Mission credit 2, total 47; a/c 41-28600 Hoppy (‘Mat’ Mathieu nav)
     
  9. mcoffee

    mcoffee Son-of-a-Gun(ner) Patron  

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    July 15

    Ploesti once again. The 47th Wing attacked the Romano-Americano refinery. The 449th sent 36 aircraft with the Wing. Once again, an effective smoke screen was in place so bombing was by H2X through the screen. The radar on Ship #20 leading the C section caught fire, so that section dropped on the marker from the A section. Visual results were undetermined, but two columns of smoke rising to 20,000 feet were visible for 150 miles on withdrawal. The usual intense flak met the formation but there was no fighter interception.

    The flak caused the loss of two 717th Squadron ships. Peerless Clipper flown by the John Scroggs crew feathered the #2 engine and trailed the formation with the #4 engine also smoking. The crew bailed out over Yugoslavia and all 10 evaded with the help of the Chetniks. The Blanton crew flying an unnamed aircraft lost 2 engines to flak and began throwing everything out of the ship they could to maintain altitude. They bailed just over the Albania border but all 10 were captured and held POW.

    There were 12 damage ships among those returning and 1 crewman was wounded.

    The crews received unwelcome news upon returning. “Double mission credit was no longer allowed to crews unless they flew into, or north of the Munich-Vienna-Steyr area. This meant that Ploesti, one of the most heavily defended targets in Europe, was no longer a double mission credit to the unanimous objection of all flying personnel.” There were many angry comments in the “bitch” section of the debrief forms. One of the crews invited “the general” (presumably Twining) to join them on the next Ploesti mission stating that no flak jacket would be issued.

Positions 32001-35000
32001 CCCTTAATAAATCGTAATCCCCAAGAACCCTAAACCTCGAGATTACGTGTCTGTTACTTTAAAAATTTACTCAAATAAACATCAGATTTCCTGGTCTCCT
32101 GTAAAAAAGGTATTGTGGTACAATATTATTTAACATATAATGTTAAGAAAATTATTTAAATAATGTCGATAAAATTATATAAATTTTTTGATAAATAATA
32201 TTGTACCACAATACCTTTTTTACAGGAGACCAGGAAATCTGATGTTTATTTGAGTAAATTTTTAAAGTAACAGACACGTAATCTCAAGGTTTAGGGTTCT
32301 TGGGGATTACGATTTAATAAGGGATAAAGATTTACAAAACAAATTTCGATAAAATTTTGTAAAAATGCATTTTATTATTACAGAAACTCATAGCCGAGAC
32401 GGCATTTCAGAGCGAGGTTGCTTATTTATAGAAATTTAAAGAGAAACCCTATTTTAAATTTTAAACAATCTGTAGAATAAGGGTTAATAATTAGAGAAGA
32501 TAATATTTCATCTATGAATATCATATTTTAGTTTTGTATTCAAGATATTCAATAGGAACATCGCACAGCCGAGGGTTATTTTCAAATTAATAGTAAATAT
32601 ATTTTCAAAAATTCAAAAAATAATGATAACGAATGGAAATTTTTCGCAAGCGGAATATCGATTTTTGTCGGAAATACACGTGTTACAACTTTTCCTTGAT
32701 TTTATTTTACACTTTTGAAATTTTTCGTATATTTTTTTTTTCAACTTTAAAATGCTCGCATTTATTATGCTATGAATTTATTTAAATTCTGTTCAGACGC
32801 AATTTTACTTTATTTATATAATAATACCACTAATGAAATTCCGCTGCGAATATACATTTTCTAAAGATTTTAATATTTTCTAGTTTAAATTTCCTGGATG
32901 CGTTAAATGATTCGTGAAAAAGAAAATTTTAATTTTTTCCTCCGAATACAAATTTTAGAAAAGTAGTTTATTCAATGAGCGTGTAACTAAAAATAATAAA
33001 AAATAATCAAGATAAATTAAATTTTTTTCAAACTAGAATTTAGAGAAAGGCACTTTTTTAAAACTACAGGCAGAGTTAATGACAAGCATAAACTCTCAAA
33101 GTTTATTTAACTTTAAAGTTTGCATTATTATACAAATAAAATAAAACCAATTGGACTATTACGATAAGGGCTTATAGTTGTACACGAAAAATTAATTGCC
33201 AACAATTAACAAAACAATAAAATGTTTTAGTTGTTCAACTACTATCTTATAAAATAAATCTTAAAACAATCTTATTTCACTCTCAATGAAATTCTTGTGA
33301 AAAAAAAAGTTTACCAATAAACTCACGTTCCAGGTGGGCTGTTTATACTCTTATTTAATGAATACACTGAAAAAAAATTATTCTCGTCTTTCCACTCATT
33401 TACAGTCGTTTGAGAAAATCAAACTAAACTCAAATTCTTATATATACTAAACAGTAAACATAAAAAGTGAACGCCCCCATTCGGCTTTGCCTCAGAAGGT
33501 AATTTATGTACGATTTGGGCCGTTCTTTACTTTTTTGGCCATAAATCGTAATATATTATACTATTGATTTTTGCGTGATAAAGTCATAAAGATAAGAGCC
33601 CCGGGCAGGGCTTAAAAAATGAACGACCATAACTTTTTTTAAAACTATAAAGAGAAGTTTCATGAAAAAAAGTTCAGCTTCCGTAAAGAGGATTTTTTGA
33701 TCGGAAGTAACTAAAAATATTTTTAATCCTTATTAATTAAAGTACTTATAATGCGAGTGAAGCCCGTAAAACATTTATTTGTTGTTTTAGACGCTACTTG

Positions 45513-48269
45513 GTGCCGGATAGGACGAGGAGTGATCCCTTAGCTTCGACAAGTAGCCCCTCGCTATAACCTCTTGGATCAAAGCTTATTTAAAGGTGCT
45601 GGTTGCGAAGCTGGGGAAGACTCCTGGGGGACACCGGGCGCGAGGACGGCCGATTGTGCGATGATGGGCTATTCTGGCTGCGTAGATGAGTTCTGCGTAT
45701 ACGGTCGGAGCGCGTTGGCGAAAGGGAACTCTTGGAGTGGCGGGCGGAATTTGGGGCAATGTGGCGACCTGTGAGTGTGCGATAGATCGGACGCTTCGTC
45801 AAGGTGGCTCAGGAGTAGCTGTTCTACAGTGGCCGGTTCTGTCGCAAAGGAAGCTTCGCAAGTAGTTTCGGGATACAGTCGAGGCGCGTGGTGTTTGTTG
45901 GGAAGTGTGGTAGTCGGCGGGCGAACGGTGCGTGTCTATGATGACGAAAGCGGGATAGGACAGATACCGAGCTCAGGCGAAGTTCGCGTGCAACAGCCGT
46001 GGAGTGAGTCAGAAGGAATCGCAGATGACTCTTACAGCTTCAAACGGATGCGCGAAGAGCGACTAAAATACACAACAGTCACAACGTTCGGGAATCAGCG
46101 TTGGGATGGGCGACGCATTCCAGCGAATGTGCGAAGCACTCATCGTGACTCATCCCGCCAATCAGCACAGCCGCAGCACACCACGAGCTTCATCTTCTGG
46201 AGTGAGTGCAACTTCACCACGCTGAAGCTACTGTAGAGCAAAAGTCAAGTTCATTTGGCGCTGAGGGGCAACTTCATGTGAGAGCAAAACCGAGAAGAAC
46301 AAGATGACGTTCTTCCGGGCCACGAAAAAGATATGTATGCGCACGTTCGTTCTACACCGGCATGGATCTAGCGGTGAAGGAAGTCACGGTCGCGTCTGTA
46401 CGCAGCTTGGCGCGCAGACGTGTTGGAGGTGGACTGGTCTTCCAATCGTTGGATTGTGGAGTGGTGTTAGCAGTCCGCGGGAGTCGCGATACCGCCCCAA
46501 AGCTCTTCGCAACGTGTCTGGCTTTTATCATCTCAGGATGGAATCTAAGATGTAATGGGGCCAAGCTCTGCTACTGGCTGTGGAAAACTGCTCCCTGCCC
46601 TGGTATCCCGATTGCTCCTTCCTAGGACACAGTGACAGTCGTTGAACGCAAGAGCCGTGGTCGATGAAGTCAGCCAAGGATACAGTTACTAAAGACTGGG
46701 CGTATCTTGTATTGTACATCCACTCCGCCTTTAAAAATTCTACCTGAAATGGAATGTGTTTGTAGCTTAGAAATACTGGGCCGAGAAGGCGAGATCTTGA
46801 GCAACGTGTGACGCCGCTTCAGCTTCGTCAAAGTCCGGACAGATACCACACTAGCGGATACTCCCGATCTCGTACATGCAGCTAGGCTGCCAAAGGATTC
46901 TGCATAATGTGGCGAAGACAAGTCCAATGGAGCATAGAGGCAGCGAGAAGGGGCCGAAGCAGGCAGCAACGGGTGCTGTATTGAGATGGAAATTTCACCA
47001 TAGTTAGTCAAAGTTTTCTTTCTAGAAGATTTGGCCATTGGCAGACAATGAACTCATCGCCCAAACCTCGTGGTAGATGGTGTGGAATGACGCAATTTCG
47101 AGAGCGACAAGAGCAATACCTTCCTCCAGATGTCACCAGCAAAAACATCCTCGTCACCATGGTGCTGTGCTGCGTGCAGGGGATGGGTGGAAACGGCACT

Mission credit 1, total 48; a/c 41-28600 Hoppy (no nav)
     
  10. mcoffee

    mcoffee Son-of-a-Gun(ner) Patron  

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    July 18

    The 449th set out to attack the Lowenthall A/D at Friedrichshafen, Germany but turned back when they could not get above the overcast over the Alps. Flight time a little over 4 hours – no mission credit for the formation.

    A few groups made it past the Alps and attacked targets in southern Germany; 79 attack Memmingen, Germany airfield with 16 losses, 69 bomb Friedrichshafen without loss and 31 attack targets of opportunity. According to the combat chronology between 260 and 300 fighters opposed the force with 20 total US losses, against 66 fighters claimed by escorts and heavies.